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         PHILIP GUSTON     
         1913–1980

philip guston

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Often described as an Abstract Impressionist because of the quasi-lyrical nature of his abstractions, Philip Guston worked in a series of ever-changing styles. He started as a figurative painter working on murals for the Works Progress Administration's Queensbridge housing project in New York in the late 1930s. Several years later, Guston turned to easel painting, and progressively his work became less representational. By the 1950s he was working in a purely abstract style. Late in his career, Guston returned to figurative painting. His critics were horrified by his primitive, almost cartoonlike style, calling it an affected and feeble move toward Pop Art and a mocking of Abstract Expressionism. In the October 1970 issue of ARTnews, however, Guston defended his change, saying, "I got sick and tired of all that Purity! [I] wanted to tell Stories."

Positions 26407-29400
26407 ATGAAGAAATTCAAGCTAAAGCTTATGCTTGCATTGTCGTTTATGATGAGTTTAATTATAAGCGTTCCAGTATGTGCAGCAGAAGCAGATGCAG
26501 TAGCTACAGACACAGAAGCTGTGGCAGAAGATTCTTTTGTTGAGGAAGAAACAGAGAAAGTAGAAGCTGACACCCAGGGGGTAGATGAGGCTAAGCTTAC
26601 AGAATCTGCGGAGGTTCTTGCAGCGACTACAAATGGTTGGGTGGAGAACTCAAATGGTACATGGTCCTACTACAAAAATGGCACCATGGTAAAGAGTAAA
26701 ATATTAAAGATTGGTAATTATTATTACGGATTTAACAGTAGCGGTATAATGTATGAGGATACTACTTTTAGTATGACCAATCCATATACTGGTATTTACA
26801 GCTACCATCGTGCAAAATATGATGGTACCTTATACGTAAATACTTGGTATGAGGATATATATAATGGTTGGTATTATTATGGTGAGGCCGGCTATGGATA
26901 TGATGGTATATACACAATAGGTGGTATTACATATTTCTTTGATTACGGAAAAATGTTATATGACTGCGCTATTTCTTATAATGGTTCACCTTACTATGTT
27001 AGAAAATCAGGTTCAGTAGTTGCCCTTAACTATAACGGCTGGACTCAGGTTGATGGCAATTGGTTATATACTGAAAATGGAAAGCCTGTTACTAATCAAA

Arthur Swoger (born 1912)
Gelatin silver print, 1957
Published December 1959
ARTnews Collection, New York City
(Printable page)

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